The Energy Networks Association (ENA) has responded to claims by a think tank that they are making excessive profits.

The Energy and Climate Change Intelligence Unit (ECIU) said the six companies that transport electricity to Britain’s homes and businesses made annual average profit margins of 32% over the last six years.

This equates to about £10bn on the nation’s collective energy bill over six years (2010-15), or around £27 per home per year.

However, the ENA said that since the start of the current price control period in 2015 (RIIO-ED1) costs have fallen by an average £8.50 per household per year, whilst companies will invest £25 billion in the network that delivers electricity into homes and businesses now and well into the future.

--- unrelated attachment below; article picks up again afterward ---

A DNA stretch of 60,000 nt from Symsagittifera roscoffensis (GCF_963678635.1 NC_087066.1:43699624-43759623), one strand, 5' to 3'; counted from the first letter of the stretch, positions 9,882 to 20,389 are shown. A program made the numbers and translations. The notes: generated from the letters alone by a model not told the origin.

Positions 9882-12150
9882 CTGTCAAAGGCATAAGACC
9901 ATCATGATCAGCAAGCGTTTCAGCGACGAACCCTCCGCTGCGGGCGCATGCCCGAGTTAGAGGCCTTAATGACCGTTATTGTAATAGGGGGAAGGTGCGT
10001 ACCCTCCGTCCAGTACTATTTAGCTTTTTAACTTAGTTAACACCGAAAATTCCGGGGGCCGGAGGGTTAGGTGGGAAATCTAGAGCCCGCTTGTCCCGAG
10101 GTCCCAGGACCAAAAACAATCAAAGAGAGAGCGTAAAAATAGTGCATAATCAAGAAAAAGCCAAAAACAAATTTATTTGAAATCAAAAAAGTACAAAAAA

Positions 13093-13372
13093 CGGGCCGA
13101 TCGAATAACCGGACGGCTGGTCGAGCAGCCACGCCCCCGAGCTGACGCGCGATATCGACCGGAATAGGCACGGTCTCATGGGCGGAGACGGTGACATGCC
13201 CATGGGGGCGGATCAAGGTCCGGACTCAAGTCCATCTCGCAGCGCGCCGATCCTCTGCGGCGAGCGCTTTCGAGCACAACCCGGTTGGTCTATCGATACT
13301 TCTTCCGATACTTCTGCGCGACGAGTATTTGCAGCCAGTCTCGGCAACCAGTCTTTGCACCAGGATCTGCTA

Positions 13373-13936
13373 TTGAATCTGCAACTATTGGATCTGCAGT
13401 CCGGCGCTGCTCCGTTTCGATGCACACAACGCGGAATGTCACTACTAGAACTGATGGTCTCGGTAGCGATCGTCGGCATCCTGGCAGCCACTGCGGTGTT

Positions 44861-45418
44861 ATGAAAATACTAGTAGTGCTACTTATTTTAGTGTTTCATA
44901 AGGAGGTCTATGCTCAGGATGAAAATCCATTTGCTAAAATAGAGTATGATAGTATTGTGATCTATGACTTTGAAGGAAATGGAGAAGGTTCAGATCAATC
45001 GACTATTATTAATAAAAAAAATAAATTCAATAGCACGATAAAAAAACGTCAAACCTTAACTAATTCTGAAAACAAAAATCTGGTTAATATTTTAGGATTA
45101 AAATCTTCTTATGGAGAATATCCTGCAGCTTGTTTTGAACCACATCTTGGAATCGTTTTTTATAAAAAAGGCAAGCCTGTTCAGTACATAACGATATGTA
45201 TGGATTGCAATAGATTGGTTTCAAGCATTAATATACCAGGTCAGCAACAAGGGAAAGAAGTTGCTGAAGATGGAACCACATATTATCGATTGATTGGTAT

“Ths investment is driving improved performance, with the UK benefitting from one of the most reliable networks in the world. Ofgem’s report on the period 2010-2015 calculated the average return of DNOs to be 12% and since 2015 the companies earn returns of around 9% on average, a sizeable part of which is reliant on companies achieving efficiency savings shared with consumers,” it said.

‘Outdated and incomplete data’

It said the report “uses outdated and incomplete data”.

ENA Chief Executive David Smith said, “The UK’s energy networks have a strong track record of consistently delivering for our households, businesses and communities.

They are amongst the most reliable in the world and their performance has never been better.”

“The report has ignored the current price control period which began in 2015 and determines how much companies invest in the electricity network and the cost to customers.”

> See the ENA's statement